Julius II inaugurated the fashion for beards. He had let his own grow for the sake of convenience during his campaigns, and Francis I having followed his example, the vogue soon spread all over Europe. It was difficult to discern the Pope in this hirsute, armoured condottiere, the self-styled "liberator of Italy" who ruined Venice, imposed the tyrannical Sforzas on Milan, threw the French army on to the Bolognese and never rested until he had destroyed any power in Italy that could rival his own. But where Julius II differed from most popes was in the fact that he loved conquest for conquest's sake, that his ambition was disinterested and independent of personal advantages. His military successes established the security and power of the Holy See, they were not intended for the aggrandisement of his house. He had a daughter and nephews, but having suitably [p. 46] provided for them, he did not strive to exalt them unduly. His was a turbulent, ardent, impetuous nature; not ungenerous to a fallen foe; intensely virile—too impatient to be far-sighted yet not devoid of shrewdness. In his latter years he became obsessed by his hatred of France. As he lay on his deathbed he would continually call out in his delirium: "Out with the French!"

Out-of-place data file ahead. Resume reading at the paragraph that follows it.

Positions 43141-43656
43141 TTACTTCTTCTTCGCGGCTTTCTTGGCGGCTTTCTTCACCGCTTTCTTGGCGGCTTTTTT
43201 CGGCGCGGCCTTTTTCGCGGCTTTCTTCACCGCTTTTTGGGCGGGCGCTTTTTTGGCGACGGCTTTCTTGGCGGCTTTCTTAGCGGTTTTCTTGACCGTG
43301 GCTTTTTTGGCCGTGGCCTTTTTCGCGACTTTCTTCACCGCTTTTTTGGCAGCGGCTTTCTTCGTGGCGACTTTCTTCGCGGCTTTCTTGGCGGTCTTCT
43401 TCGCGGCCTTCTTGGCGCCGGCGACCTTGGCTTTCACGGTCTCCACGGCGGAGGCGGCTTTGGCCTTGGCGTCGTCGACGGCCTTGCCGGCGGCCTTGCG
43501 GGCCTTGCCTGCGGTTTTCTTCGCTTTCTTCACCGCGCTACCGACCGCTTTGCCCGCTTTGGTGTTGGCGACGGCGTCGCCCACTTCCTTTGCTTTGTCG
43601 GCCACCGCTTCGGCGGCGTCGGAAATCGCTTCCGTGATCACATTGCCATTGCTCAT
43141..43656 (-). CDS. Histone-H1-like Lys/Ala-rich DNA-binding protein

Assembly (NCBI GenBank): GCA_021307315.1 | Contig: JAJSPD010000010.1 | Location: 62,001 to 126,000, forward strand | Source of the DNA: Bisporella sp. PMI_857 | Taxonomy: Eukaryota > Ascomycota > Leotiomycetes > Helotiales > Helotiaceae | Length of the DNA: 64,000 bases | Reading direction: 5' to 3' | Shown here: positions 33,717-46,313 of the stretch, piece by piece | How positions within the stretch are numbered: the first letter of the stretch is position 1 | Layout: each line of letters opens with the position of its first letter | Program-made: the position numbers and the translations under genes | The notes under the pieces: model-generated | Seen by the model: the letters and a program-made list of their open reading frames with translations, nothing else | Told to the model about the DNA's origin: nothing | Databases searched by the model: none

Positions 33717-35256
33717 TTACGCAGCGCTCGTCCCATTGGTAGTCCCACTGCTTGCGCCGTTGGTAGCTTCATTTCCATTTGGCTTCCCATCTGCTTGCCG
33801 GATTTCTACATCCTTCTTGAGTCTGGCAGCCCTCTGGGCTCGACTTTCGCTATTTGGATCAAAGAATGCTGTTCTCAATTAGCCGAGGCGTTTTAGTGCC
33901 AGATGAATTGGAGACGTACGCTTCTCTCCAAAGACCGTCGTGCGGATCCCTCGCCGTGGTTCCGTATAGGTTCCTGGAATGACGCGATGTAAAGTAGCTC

The Romans mourned him. He had been a rough but not an unkind ruler, and compared very favourably in their eyes with his immediate predecessors.